Monday, July 1, 2013
I love a good necropolis
I've written before about the days I spent with my dad, traveling around the country in a Dodge van during summers in the 1970s. What I don't think I've mentioned is that we loved to stop at old cemeteries and look at the gravestones and mausoleums. We'd read the names and dates inscribed, and speculate about the people whose lives (or deaths) we were glimpsing.
Yesterday Anna, David and I went to Les Alyscamps, a Roman necropolis that was used for 1500 years. From wikipedia:
“Roman cities traditionally forbade burials within the city limits. It was therefore common for the roads immediately outside a city to be lined with tombs and mausoleums; the Appian Way outside Rome provides a good example. The Alyscamps was Arles' main burial ground for nearly 1,500 years. It was the final segment of the Aurelian Way leading up to the city gates and was used as a burial ground for well-off citizens, whose memorials ranged from simple sarcophagi to elaborate monuments.”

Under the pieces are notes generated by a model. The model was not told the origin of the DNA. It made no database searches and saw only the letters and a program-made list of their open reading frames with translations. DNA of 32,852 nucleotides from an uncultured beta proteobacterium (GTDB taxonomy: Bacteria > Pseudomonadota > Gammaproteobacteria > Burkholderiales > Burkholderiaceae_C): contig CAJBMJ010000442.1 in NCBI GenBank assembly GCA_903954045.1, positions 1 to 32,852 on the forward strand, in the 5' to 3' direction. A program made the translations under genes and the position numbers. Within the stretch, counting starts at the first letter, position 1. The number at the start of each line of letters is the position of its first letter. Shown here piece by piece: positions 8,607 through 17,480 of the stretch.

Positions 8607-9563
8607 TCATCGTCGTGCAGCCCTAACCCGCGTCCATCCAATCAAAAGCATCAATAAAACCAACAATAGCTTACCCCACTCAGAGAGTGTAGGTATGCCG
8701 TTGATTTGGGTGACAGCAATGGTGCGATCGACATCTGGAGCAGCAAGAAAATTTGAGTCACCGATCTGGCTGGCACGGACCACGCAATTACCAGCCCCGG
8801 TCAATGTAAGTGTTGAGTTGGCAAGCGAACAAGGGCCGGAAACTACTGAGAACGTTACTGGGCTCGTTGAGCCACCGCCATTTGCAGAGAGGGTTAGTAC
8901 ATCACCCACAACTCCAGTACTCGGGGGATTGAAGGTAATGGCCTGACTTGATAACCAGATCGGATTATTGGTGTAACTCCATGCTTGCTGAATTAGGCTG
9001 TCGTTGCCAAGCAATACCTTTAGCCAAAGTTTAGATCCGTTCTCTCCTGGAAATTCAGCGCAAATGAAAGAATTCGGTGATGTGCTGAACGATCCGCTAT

Anna had a great time climbing and playing on the ruins until we entered the earily dark chapel. It was made especially creepy by some experiments that were being conducted involving pouring fog into the place. That, combined with the noises the resident pigeons were making, was enough for her to tear out of the place vowing never to return!
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